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Brexit effect: UK companies struggle to find recruits

British companies are reporting a shortage of people to fill vacancies, mainly due to  uncertainty over Brexit and future rules.

business Updated: May 09, 2017 21:52 IST
Prasun Sonwalkar
Brexit

A British flag flies near the Big Ben at the Houses of Parliament in central London on March 29, 2017. Britain has formally launched the process for leaving the European Union, a historic move that has split the country. (AFP)

The United Kingdom’s exit from the European Union is at least two years away but companies in the country are already reporting a shortage of people to fill vacancies, mainly due to  uncertainty over Brexit and future rules putting off EU nationals. 

The Recruitment & Employment Confederation’s (REC) survey on jobs released on Tuesday showed demand for staff rising sharply across the private sector. Engineering was the most in-demand category for permanent staff in April, closely followed by IT and computing and nursing and medical care.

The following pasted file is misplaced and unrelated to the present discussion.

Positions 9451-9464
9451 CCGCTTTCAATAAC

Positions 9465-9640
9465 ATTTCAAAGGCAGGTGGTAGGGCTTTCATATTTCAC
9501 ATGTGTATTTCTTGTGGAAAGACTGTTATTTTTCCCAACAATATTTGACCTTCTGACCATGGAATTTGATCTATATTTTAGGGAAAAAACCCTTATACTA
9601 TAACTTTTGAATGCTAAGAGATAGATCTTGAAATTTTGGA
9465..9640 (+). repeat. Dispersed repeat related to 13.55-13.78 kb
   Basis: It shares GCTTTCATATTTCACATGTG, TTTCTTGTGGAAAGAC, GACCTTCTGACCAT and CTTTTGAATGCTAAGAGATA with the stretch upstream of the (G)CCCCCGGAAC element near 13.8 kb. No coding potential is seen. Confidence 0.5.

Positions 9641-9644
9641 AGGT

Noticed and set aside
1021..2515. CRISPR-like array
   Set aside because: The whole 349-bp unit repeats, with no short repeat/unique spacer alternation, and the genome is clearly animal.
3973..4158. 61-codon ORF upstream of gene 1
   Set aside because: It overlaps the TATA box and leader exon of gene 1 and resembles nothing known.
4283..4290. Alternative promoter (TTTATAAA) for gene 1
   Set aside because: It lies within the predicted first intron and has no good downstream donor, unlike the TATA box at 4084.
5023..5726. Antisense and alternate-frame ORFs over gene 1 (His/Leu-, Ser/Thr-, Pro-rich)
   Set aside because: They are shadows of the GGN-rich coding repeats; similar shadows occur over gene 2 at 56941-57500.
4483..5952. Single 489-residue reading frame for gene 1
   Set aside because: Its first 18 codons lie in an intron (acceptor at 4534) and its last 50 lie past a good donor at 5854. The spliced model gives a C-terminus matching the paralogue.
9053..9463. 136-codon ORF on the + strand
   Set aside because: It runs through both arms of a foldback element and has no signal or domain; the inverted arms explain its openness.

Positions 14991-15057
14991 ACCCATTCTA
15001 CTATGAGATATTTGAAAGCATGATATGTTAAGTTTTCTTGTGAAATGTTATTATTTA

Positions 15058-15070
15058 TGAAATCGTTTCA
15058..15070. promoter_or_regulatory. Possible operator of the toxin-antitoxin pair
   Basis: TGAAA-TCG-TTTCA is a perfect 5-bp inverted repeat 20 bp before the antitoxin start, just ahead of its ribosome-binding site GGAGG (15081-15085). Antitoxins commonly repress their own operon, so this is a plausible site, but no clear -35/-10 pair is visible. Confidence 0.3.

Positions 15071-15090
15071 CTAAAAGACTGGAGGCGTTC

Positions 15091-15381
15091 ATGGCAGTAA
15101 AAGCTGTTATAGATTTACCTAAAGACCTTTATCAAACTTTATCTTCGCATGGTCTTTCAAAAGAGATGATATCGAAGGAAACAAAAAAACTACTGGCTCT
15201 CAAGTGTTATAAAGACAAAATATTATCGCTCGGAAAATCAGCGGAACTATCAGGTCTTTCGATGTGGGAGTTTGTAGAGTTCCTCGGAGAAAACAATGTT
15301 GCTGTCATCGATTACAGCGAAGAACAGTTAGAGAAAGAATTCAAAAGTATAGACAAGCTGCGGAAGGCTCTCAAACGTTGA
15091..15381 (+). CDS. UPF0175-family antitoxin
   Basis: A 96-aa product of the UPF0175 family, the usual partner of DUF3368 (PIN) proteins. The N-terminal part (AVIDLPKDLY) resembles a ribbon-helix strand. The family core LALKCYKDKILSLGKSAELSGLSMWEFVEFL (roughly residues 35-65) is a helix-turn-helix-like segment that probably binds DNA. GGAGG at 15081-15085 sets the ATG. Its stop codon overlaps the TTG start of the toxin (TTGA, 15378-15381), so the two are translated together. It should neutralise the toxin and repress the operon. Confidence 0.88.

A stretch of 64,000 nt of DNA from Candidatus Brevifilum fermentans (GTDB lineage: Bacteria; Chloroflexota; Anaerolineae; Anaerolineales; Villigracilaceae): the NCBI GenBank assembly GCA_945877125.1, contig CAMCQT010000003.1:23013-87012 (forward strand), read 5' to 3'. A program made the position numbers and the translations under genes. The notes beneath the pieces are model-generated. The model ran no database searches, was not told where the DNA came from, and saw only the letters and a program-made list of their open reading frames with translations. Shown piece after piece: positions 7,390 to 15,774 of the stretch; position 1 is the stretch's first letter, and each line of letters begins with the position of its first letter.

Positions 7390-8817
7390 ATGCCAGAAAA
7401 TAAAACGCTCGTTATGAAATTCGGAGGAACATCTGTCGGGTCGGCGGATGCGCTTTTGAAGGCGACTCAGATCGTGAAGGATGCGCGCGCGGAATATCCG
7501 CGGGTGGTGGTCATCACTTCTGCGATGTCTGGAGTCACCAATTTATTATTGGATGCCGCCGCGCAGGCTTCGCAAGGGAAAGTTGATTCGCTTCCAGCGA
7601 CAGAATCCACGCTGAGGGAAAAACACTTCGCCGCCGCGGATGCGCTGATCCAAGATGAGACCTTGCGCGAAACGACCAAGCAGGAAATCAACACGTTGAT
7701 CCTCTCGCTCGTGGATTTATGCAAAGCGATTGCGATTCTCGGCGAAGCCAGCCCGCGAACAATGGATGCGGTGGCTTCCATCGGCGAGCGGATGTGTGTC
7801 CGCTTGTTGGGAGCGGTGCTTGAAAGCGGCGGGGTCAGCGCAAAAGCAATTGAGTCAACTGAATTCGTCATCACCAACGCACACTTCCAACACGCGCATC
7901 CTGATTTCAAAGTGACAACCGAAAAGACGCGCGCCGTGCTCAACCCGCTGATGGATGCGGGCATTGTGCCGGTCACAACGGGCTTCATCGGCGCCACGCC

One of the reasons for many people in Britain voting to leave the 28-member bloc in the June 2016 referendum was EU nationals with the right to free movement across Europe taking up jobs. The EU nationals do not face the same tight visa and work rules applicable to citizens of India and other non-EU countries.

REC chief executive Kevin Green said: “Demand for staff is growing within all sectors and all regions of the UK, but there are fewer and fewer people available to fill the vacancies. We have the lowest unemployment rate since 2005, and people already in work are becoming more hesitant about moving jobs amid Brexit uncertainty. 

“Meanwhile, the weakening pound and lack of clarity about future immigration rules is putting off some EU nationals from taking up roles in the UK. As a result, candidate availability is at a 16-month low and recruiters are flagging a shortage of suitable applicants for more than 60 different roles from cleaner to accountant.” 

According to recent official reports, Indian citizens accounted for 57% of total skilled work visas granted (53,548 out of 93,935) among non-EU countries, with US nationals the next largest group (10,019 or 11% of the total).

The UK will hold a mid-term general election, prompted by issues related to Brexit, on June 8.